Progressive Era Montage
where a character or a scene shifts from one era to era. A "Mister Sandman" Sequence
may or may not occur on a particular era, may it be a person, a place, or an item. The one thing that this montage is very prevalent of is that the atmosphere of the setting, architecture and art styles, technology, clothing and hairstyle, and occasional background music sequentially changes.
Often employed to make the point that "X has been around a lot longer than you
, so you'd best respect it, son."
Doesn't necessarily have to do with the actual
Progressive Era, which was from about 1900 to 1920.
- The 2009 Pepsi Commercial "Pass" transcends from The Gay Nineties to the present day focusing the said product consumed by young people as it is passed on through various generations.
- The 2008 Hovis Bread Commercial, "Go On, Lad!" focuses on a boy who, in 122 seconds, walks down on history lane from the Victorian Era to the present day as he walks down through significant events on British history.
- The Mercedes-Benz SL commercial "Timeless" focuses about the said car as it drives through the 1950s up to the present day while the style of the car, the music, and the fashion of the woman driving it all change with the times.
- Frigidaire's "More than 90 Years of Innovation" commercial shows the company's innovations through the years.
- This Super Bowl Special for the Audi A6 has Jason Statham stealing a succession of cars dating from The '70s up to the present day, presented in the manner of an action movie of each era.
- The "Pass It Along" promotional video for American Girl's BeForever revamp shows girls from the present passing things along to characters from the Historical lineup, the latter of them showing their new meet outfits.
- Sony's "#4ThePlayers" video, in which a group of British teens grow up playing PlayStation consoles from 1995 to the present day. All the while, the artists whose posters adorn their walls and magazines change from blur to Kasabian to Tinie Tempah, the fashion goes from "Fresh Prince" to '00s "chav" fashion and beyond, and the London Eye, the Gherkin, and the Shard emerge on the London skyline outside their window.
- A 1992 Miller Lite ad directed by James Cameron (!) uses then cutting-edge morphing to transform a couple from late '60s hippies through '70s disco to '80s punks in one smooth dance. They revert to present day (early 90s) as they sit back down at the bar— and then hint at a cute Zeerust future when the girl is shown wearing a "necklace" of shiny stones that orbit her neck...
- This Gilette body razor commercial does this with the changing facial hairstyles as the era progresses.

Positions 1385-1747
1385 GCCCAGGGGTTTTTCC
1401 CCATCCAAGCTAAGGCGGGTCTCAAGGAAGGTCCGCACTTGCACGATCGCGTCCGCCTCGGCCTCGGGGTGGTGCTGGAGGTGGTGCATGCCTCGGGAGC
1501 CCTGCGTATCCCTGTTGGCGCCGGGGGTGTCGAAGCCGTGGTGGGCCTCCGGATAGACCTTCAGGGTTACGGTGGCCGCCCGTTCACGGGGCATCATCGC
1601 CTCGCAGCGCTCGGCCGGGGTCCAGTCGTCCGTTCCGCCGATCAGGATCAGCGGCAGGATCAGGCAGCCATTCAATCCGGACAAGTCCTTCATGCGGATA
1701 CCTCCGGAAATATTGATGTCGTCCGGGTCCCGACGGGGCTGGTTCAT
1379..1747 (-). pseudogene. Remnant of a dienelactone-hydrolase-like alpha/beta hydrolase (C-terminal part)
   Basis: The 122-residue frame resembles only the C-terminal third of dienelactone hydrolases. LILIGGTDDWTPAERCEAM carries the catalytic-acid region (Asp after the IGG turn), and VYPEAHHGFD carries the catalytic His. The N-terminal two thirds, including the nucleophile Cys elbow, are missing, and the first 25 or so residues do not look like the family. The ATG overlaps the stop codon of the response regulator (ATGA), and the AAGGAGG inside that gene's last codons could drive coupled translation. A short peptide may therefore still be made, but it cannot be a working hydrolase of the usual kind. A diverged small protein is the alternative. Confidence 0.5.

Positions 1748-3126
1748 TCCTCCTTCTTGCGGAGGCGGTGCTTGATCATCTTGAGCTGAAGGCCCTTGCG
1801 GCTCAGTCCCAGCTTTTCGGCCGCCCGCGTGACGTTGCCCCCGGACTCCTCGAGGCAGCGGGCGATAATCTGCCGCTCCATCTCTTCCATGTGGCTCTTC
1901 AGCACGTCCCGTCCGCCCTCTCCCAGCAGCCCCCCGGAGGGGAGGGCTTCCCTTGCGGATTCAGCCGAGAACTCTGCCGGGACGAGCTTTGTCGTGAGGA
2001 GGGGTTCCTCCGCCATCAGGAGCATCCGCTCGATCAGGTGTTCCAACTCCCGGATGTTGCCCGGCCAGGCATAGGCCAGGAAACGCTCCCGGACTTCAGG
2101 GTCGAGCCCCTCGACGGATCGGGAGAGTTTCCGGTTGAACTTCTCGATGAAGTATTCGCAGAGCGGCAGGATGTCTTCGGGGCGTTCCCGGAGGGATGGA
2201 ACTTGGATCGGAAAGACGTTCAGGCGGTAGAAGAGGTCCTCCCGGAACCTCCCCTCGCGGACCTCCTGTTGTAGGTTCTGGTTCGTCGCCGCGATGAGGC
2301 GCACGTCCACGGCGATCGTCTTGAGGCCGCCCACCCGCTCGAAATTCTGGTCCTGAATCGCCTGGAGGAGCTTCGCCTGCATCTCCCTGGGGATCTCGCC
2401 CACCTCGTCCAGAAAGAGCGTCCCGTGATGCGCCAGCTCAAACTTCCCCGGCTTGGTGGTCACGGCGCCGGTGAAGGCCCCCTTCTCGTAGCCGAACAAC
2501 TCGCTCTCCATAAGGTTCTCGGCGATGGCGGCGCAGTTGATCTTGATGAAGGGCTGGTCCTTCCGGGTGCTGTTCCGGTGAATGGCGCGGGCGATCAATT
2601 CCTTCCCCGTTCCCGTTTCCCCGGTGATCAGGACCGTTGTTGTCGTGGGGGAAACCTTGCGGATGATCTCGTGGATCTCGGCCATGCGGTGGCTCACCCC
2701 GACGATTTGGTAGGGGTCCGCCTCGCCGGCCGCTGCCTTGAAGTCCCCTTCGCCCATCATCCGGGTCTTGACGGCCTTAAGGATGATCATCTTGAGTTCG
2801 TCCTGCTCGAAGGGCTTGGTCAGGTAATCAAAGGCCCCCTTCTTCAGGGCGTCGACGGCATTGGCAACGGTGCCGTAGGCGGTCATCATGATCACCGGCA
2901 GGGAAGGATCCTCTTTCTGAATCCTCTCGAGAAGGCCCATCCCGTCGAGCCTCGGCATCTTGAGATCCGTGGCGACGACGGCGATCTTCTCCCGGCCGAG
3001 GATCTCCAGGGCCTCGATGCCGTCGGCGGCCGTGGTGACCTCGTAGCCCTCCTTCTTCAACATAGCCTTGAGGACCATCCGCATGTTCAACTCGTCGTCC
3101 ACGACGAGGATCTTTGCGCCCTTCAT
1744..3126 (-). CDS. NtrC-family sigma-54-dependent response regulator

- The Cherry Ripe "Feeding the Soul" ad does this in reverse, starting with a woman eating a Cherry Ripe in the modern day and gradually moving back through various era to the 20s.
- A 2015 advertisement for Lloyds Bank does this with the black horse from the bank's logo, being foaled in 1765, then being ridden or pulling a load throughout the next 250 years.
- This Nike ad for the 2004 World Series, showing two brothers watching the Red Sox from 1918 to 2004.
- The opening montage in Watchmen depicts the evolution of Superheroes from the 40s up to the 80s, with important historical scenes shown in between.
- The opening credit sequence of the film The Jackal showed a montage of images from Russian history set to pounding Industrial music, starting with the Bolshevik Revolution, through Stalin's industrialization and The Great Patriotic War, and on up through the fall of the Soviet Union toward the present day.
- The Title Sequence of Wing Commander does an audio version of Mankind's history of space exploration up until the declaration of war with the Kilrathi.
- Detention does this in reverse to highlight Elliot's time warp from the present day (2011) back to 1992. In order, the music jumps from the Pussycat Dolls in 2008 to The Bravery in '05, 50 Cent in '03, the Backstreet Boys in '98, Hole in '94, and finally ending with Public Enemy in '92, while his classmates' fashions go from modern-day to hip-hop to boy-band to grunge.
- In Cavalcade, the years between 1918 and 1933 are portrayed rather negatively in a single montage that shows drinking, dancing, strident political demagoguery, and—horrors!—gays and lesbians.
- In The Time Machine (2002), the time travel through the 20th and 21st century is in effect portrayed in this form. At first it's from the viewpoint of the protagonist in the time machine, from where he witnesses the development of automobiles and via a nearby shop window also the changes in female fashion. Then the scene segues into an Astronomic Zoom, showcasing the development of airplane flight and finally space flight.